In the Beginning

by Brenda Levy Tate
PenShells
Second Place, October 2011
Judged by Nathalie Handal


Our mothers taught us too well
to fear the snake, author of a cry
under the knife, a cutting, the mangled
cord that loops us to a single loss:
one night when we forgot
to be wary. The rind stretches,
inevitably bursts.

In this blackberry meadow
we gather – we women who hold
that same pomegranate
the serpent offers, month after month,
year upon bloody year, until its lure
gleams flat as a mirror, raised
for us to bear witness.

Here, then, are its red-jellied ova
in their five hundred cradles: this,
a sea maid with war under her fists;
this, a dust orphan who believes
only that each road leads
to some new sorrow.

There, tumbling downriver,
a firstborn son grasps his own
ankles, jellyfishes on the current.
And there, a buttercup lass
without voice refuses to curse
her creator. She does not recognize
a bribe when it dangles in front
of her hand. The swollen skin is fruit –
nothing more. She wrinkles it
into the dirt.

We limp toward our dry age,
when every kernel is blown and gone.
I throw off my heavy scarf
dividing skull from spine. Thought
has become acceptable. I am
no longer forbidden to jackknife
questions for my enemy
in a round-bark trunk. Nothing
grows inside me any more.

The Garden temptress hums sweet
as a harp – she, who has tricked
us from the beginning. Her secret
teeth fill a gourd with droplets
of juice. Its neck juts firm,
the last man-thing in paradise.
The false adder hangs her trap
on a thorn. Insects jostle each other.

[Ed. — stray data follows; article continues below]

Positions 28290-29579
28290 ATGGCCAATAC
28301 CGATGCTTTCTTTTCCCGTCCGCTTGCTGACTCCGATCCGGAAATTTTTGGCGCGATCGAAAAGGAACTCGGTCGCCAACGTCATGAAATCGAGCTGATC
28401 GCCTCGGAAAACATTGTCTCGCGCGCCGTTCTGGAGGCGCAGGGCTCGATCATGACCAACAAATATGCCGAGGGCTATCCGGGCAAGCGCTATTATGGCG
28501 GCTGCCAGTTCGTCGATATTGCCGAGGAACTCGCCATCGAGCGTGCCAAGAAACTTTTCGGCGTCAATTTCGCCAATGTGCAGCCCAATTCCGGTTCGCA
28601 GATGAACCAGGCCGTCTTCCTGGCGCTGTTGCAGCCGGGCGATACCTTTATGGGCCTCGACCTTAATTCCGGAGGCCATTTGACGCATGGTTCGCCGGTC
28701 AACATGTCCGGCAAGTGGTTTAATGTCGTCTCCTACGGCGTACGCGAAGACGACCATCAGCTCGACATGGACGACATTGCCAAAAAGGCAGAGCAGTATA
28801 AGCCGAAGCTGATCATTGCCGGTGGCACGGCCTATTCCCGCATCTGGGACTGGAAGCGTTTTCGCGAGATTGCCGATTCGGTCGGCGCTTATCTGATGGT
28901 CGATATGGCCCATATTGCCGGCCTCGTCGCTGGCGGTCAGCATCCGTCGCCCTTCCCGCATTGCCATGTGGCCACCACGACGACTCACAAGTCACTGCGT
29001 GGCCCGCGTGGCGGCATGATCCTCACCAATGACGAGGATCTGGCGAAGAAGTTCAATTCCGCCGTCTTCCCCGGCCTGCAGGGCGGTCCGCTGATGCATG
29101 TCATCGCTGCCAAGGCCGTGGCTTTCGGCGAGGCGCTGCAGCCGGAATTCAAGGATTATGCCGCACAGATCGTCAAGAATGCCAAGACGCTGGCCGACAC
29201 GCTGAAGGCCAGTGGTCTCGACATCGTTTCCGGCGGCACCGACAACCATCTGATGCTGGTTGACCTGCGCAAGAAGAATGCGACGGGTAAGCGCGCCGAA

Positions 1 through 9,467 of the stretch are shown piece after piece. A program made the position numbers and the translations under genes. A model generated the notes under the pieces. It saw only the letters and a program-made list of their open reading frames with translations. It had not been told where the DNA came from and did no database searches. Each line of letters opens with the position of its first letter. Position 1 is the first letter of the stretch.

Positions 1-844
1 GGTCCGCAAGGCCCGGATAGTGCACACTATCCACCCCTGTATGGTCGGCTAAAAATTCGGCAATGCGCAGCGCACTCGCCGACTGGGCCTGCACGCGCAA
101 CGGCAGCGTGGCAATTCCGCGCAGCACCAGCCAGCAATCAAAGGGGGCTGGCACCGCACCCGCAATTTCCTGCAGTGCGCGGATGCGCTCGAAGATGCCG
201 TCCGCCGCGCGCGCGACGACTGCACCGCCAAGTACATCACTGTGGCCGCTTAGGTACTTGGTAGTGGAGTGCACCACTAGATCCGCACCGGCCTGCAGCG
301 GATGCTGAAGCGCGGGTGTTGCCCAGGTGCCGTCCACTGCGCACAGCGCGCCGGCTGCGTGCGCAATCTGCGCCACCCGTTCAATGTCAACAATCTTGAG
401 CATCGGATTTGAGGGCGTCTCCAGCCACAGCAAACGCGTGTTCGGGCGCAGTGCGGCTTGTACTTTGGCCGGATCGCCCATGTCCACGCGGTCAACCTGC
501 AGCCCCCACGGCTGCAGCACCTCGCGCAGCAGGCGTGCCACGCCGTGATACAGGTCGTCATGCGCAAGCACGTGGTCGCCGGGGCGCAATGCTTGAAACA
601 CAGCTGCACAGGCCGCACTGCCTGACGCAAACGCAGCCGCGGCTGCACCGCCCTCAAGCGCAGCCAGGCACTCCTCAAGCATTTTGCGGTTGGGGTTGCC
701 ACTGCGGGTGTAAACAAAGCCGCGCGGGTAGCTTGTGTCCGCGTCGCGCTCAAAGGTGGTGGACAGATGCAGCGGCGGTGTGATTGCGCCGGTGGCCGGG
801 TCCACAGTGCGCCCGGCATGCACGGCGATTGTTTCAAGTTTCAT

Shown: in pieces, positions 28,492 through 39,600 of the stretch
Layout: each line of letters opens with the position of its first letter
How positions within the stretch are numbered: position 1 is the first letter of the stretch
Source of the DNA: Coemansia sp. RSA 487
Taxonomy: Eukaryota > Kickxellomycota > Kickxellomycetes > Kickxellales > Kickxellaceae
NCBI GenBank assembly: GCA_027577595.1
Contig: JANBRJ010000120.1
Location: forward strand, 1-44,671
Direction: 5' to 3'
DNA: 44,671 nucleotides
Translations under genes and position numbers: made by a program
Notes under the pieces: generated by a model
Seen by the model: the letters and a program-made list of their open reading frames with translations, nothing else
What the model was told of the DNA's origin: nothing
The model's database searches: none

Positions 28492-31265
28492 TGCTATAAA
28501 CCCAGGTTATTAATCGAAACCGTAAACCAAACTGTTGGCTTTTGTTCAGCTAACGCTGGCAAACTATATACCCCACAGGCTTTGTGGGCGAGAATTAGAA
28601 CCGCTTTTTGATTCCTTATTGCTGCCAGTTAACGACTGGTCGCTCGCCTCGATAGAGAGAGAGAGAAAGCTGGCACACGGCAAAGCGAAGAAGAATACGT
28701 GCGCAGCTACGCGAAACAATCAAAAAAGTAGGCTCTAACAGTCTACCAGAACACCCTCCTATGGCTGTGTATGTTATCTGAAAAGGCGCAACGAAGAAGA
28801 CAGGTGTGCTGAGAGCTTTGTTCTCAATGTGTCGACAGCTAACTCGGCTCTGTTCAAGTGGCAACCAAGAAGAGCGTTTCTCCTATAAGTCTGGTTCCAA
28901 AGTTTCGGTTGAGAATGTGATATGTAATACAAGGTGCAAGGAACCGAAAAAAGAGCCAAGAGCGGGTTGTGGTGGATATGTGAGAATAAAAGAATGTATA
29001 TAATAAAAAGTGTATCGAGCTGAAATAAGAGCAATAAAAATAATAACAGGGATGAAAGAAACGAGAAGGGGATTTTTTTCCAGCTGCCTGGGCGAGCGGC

Come, you are not too late.
Flies’ wings click-zip together
like angel bones.

She could have bitten Eve
instead of feeding her. She has never
shared a bond with Adam, the lust
that urges every poor girl to damn
herself. Now she relives that choice,
over and over, having no legs
to walk away from it. We are all too late,
but she understands.

We watch her tend the tree, cultivate
its next crop – wisdom and illusion.
Apples for fools. Pomegranates for the rest,
who should know better. She lacks
interest in us now.

Then we leave her there and follow
the flowless rivers out of Eden,
where beheaded grasses shake and mourn.
She has taken our wombs before
letting us go. No rapture can ever enter us
by that path again. The gate rings
as it closes.


There is a breath at the center of this poem that breaks our expectations. Forces us to ponder on the complexity of illusion, and of temptation. To question what we understand and think we don’t understand, and ask, are we really “too late.” Every line, an echo. Every word, a small cry. Every letter, a damnation. But we are reminded that although, “She has taken our wombs before / letting us go. No rapture can ever enter us / by that path again. The gate rings / as it closes.” This poem doesn’t let you go. The strength of this poem is in the immediacy of the lines, in their precision. It closes in on us, only to open all the gates at the edge of our conscious. ---Nathalie Handal

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